Robert Doyle, professor of chemistry in the College of Arts and Sciences, has been appointed the 2016-19 Laura J. and L. Douglas Meredith Professor of Teaching Excellence. Doyle shares the honor with Peter Wilcoxen, professor of public administration and international affairs in the Maxwell School of Citizenship and Public Affairs. Both were recognized last week on campus.
In addition, seven non-tenured faculty members are being given Meredith Teaching Recognition Awards, five of whom have ties to A&S: Elizabeth Ashby, Patrick Berry, Dawn Dow, Natalie Koch, and Kevin Morrison.
A substantial bequest from the estate of L. Douglas Meredith, a 1926 graduate of the College of Arts and Sciences, allowed for the creation of the Laura J. and L. Douglas Meredith Professorships in 1995 to recognize and reward outstanding teaching at the University. The awards recognize and reward excellence in teaching, encourage faculty members to look upon the many dimensions of teaching as manifold opportunities for constant improvement, emphasize the great importance the University places upon teaching, and improve the teaching and learning processes on campus. The Meredith Professors receive a supplemental salary award and additional funding for professional development for each year of their appointment.
Professor of Chemistry
Doyle loves to teach. “From my time as a graduate teaching assistant to today, as a full professor, it remains one of the highlights of my week to enter a lab or classroom,” he says.
Doyle makes chemistry come alive for his students by making it relatable and accessible. “Chemistry is all around us, in everything we see and do, in everything we wear, eat and utilize,” he says. “An appealing way to attract and excite students is to demonstrate how news headlines, for example regarding new antibiotics, the search for life on Mars or synthetic diamonds, are all examples of chemists at work.”
Doyle says the way he has taught the freshman-level CHE 103, a course for non-science majors, is a good reflection of his teaching philosophy. He approaches his teaching from the perspective of “What about chemistry impacts the life of a typical Syracuse University undergraduate?” This, he says, opens up questions that students are interested in. He also replaced the course’s final exam with a writing project, which resulted in students exploring the chemistry of objects and processes within their own disciplines.
Outside of the classroom, Doyle has worked to bring undergraduate students into his laboratory. “Innovation in teaching chemistry is teaching it through research, in a lab,” he says. He established a core group of high-achieving undergraduates to start in the lab early in their undergraduate careers, devote at least 10 hours a week and be open to applying for nationally competitive scholarships. Over the past decade, the group has developed a strong mentoring model and produced scholars who have excelled—they have been involved in peer-reviewed research and received national and University awards. Doyle has also worked closely with the University’s CSTEP and McNair Programs and the Renée Crown University Honors Program.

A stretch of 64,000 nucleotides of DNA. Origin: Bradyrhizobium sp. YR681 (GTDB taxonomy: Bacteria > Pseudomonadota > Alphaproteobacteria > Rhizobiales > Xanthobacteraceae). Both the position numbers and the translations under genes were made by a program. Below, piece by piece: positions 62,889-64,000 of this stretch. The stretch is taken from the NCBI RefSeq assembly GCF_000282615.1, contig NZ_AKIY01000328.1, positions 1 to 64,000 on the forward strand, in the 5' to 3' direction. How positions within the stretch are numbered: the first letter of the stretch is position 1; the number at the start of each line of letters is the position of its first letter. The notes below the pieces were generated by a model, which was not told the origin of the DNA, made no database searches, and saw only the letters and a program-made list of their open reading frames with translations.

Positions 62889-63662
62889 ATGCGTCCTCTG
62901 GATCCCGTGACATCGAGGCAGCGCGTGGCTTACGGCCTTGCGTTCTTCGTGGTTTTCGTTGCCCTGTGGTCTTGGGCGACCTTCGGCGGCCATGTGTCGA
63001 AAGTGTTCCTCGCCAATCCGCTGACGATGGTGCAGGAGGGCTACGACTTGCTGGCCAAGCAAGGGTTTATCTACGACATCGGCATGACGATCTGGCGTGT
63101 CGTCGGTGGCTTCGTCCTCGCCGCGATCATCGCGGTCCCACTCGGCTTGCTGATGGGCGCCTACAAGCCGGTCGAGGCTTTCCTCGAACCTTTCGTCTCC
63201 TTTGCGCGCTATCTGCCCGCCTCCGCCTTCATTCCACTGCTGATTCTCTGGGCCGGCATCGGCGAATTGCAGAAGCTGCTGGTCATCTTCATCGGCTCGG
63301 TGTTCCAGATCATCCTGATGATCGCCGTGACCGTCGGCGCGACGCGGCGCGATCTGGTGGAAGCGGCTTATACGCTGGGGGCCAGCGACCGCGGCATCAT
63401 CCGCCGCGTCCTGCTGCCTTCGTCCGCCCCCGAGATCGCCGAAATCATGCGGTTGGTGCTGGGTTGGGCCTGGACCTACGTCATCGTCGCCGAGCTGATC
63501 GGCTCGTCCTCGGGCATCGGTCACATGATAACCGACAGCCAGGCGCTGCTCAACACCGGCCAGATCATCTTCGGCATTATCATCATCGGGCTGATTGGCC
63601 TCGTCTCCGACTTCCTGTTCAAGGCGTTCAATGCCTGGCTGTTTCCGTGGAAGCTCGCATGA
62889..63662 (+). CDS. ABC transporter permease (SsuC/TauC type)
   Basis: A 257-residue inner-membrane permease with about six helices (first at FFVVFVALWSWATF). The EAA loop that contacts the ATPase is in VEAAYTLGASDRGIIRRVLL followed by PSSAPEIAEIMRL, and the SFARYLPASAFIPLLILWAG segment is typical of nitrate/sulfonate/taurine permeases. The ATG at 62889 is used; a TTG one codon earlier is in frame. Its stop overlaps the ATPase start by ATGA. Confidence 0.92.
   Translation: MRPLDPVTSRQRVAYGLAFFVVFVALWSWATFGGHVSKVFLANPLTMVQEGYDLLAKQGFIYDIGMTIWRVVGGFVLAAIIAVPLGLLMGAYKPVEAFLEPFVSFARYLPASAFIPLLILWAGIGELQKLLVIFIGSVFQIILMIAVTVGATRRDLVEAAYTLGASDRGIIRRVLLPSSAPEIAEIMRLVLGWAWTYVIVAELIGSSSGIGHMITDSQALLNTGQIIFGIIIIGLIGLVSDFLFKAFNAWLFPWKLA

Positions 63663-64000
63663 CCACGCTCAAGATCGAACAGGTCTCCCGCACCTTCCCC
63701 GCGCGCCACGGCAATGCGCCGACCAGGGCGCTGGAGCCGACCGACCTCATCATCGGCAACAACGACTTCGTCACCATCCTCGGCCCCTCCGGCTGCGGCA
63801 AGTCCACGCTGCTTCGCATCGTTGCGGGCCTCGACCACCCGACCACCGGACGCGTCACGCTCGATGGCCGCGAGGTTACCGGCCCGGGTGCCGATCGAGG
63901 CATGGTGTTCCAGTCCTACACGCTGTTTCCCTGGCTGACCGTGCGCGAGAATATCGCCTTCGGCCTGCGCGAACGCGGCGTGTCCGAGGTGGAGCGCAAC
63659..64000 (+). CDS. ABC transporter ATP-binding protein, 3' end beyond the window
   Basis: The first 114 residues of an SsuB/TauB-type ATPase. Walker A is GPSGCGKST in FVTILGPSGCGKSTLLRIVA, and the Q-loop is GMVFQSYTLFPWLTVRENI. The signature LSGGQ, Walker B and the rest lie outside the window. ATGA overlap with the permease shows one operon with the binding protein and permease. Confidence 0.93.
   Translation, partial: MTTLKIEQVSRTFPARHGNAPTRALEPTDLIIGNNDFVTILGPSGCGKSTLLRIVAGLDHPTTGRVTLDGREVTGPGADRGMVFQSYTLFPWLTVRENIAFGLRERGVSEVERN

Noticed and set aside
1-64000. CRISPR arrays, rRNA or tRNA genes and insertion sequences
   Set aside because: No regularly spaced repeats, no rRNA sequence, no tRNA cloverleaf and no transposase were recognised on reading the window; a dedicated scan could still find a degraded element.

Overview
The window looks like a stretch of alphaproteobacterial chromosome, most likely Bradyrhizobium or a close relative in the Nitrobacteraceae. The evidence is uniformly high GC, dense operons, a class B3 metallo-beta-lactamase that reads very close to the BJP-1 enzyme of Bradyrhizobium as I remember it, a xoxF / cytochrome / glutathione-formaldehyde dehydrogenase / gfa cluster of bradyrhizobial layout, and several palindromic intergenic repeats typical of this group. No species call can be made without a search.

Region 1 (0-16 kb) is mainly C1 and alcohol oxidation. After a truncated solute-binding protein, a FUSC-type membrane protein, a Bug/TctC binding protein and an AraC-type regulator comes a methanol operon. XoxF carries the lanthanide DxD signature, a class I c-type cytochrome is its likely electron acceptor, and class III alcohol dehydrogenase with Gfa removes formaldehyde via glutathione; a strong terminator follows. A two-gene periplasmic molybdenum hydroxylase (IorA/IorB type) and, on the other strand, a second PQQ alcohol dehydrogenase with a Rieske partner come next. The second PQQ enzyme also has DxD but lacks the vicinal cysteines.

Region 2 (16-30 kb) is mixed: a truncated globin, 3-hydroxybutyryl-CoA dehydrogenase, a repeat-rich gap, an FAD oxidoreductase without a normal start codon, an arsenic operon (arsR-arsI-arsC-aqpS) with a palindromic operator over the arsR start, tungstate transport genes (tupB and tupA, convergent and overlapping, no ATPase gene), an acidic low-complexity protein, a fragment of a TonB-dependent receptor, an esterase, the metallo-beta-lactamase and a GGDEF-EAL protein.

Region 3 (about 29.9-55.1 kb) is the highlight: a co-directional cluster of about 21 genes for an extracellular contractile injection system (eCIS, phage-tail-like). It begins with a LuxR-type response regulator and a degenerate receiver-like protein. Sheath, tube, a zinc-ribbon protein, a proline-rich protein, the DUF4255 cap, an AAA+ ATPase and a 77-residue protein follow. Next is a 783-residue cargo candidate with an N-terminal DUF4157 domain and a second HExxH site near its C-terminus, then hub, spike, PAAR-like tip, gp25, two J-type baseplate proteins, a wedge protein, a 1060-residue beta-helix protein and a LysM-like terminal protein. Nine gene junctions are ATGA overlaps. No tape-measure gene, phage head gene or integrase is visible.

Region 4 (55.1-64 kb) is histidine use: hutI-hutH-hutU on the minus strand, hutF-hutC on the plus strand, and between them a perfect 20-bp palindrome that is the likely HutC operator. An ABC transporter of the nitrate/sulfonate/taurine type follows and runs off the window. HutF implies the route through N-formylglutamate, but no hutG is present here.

“I first met Professor Doyle while taking his honors chemistry laboratory course my freshman year. I remember being amazed that he was giving us the opportunity to explore the scientific process from beginning to end, as opposed to performing designated experiments,” says Allison Roberts, a former student of Doyle. “I felt that he was holding us to such a high standard so that we could realize that the bar we had set for ourselves was actually way lower than what we were capable of. By the end of that course, I not only had a new appreciation for the scientific method and research as a whole, but also had developed a new desire to push myself beyond what I thought was possible.”
“We see in Rob Doyle a gifted and innovative educator whose broad scientific foundations, unique perspective on pedagogy and engaging personal style make him a valuable resource to the department and the college,” says fellow chemistry professor Tim Korter. “His incredible breadth of scientific knowledge allows him to teach a significant number of our department's offerings in inorganic and biological chemistry and positions him to play a leadership role in developing cross-disciplinary courses and programs.”
Doyle has taught in the College of Arts and Sciences since 2005. And while he maintains a very active laboratory and research portfolio, teaching remains his priority. “I believe that while I have been successful in research terms, my greatest impact will ultimately be made through teaching. I see students who have conducted research under my mentorship and students who have taken my classes change direction or find new, highly fulfilling direction, and that has given me more delight than any grant or paper to date,” he says.
For his Meredith project, Doyle proposes a full-day Laura J. and L. Douglas Meredith Symposium in the Chemical and Biological Sciences over the course of three years. The symposium will feature eight, 25-minute presentations by undergraduate students who have conducted at least one full semester of research and who participate in, or are eligible for, the McNair Program or the Women in Science and Engineering (WISE) Program at the University. The goal of the symposium is to encourage and foster the development of first-generation students and women in science and engineering, and to prepare them for national conference participation.
Meredith Teaching Recognition Awards